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Another Voice: Erie Canal has a fascinating story that needs telling

By Douglas R. Bunker

Michael Vogel and Paul Redding, in their history of maritime Buffalo, cautioned: “There is always danger that, in building a future, something of past value may be irretrievably lost.” This counsel is appropriate for those involved with planning and managing Canalside, who should assure that visitors are informed about the role of the Erie Canal and the Port of Buffalo in settling the West.

Though Buffalo’s days as an important port have faded, Vogel reminds us: “… what is gone should not be forgotten – and there can be strength in building on the traditions of the past.”

While locals revel in a new waterfront park, its entertainments in the form of rock concerts, carnivals, pedal boats and a prospective carousel do nothing to tell its story. Canalside could attract thousands of visitors to Buffalo annually if it is also developed and publicized as an interesting destination.

Two kinds of resources are necessary to attract visitors interested in the historic significance of the area. The first is a visitors center with videos, photos, maps, books, interactive computers and models of vessels from the period with an informed staff to help tell the story. The second kind of attraction would be a set of sculptures that would depict important features of Canalside’s history.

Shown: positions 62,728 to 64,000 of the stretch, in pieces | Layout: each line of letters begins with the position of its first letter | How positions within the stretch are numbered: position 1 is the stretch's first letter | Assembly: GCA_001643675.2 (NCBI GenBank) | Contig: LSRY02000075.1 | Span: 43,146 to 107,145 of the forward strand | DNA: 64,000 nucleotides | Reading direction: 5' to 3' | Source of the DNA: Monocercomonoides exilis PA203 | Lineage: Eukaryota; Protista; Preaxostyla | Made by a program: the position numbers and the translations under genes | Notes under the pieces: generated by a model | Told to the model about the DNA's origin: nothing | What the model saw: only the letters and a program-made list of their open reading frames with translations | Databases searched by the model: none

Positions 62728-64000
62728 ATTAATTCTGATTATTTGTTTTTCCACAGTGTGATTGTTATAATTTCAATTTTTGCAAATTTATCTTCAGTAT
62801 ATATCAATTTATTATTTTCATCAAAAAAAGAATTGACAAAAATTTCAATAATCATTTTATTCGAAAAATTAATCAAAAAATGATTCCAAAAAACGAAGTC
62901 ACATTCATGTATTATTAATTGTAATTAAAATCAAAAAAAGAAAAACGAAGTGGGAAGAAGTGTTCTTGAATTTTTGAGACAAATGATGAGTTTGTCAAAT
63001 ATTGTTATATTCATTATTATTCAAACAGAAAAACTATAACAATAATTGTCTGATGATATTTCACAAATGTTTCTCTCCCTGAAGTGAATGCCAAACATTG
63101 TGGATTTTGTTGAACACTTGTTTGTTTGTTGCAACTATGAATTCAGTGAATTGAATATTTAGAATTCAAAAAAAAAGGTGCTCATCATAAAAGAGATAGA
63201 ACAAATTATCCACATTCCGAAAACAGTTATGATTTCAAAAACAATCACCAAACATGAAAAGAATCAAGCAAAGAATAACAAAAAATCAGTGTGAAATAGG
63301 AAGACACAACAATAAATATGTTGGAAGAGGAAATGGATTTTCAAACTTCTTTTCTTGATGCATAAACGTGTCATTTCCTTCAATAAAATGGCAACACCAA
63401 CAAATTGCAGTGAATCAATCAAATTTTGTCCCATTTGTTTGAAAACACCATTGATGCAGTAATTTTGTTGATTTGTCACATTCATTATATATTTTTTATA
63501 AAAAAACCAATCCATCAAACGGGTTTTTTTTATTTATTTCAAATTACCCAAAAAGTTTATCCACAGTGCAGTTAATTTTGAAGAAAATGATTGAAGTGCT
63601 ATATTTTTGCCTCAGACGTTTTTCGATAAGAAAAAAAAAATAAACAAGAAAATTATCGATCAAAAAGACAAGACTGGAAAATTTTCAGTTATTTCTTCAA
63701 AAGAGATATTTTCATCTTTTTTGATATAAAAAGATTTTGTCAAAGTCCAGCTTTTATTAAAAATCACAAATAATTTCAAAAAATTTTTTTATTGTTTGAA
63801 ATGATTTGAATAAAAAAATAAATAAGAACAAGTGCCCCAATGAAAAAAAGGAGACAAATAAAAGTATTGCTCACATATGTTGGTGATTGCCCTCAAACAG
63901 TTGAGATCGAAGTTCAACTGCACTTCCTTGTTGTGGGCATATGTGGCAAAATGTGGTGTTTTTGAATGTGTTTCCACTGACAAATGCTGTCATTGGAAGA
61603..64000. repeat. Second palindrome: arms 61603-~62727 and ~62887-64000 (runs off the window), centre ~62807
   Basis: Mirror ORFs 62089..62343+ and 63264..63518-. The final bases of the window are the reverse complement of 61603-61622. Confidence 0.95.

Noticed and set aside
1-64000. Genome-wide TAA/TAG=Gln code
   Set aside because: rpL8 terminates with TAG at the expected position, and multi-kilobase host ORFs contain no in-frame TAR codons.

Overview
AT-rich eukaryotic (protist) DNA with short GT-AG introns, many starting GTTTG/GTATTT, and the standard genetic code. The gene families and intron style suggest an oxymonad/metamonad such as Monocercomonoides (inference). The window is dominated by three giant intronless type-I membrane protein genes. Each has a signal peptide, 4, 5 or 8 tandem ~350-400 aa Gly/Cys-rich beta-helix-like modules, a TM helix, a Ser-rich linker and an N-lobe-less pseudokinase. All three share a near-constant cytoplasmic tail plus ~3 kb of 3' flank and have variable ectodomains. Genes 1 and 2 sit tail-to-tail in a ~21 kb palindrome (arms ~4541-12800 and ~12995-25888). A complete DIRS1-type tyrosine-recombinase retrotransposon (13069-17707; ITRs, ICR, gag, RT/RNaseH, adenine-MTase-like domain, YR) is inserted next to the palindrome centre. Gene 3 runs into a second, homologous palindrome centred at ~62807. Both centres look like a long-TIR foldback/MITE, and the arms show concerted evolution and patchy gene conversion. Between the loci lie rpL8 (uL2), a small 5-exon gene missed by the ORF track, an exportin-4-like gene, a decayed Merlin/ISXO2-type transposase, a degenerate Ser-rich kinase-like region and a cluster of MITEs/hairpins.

First among these is the story of the opening of the canal in 1825, celebrated at Buffalo’s end by the “Wedding of the Waters” in which Governor DeWitt Clinton ordered water transported from Lake Erie to New York Harbor and then sent kegs of Atlantic Ocean water to be ceremoniously deposited in Buffalo Harbor.

Other stories to be told in sculpture should include the contribution of William Wells Brown, a runaway slave who spent eight years in Buffalo as a crew member on lake boats and a conductor on the Underground Railroad, and later was an international leader in the abolitionist movement. During one six-month period in 1842, Brown safely conveyed 69 escaped slaves from Buffalo to safety in Canada.

Samuel Wilkeson’s leadership in creating the harbor and assuring that Buffalo would be the terminus of the canal should also be commemorated. He ingeniously gouged out the harbor by damming and releasing Little Buffalo Creek.

There are many other stories of the experiences of early travelers passing through the Port of Buffalo. The nation was shaped by events that occurred in this place, and more people passed through this port than through Ellis Island. We must be prepared to tell these stories before the bicentennial of the Erie Canal in 2025. We can make that a grand affair attracting many visitors, or a sadly lost opportunity.

Douglas R. Bunker is a retired University at Buffalo professor who participated in an inter-disciplinary doctoral program in policy studies.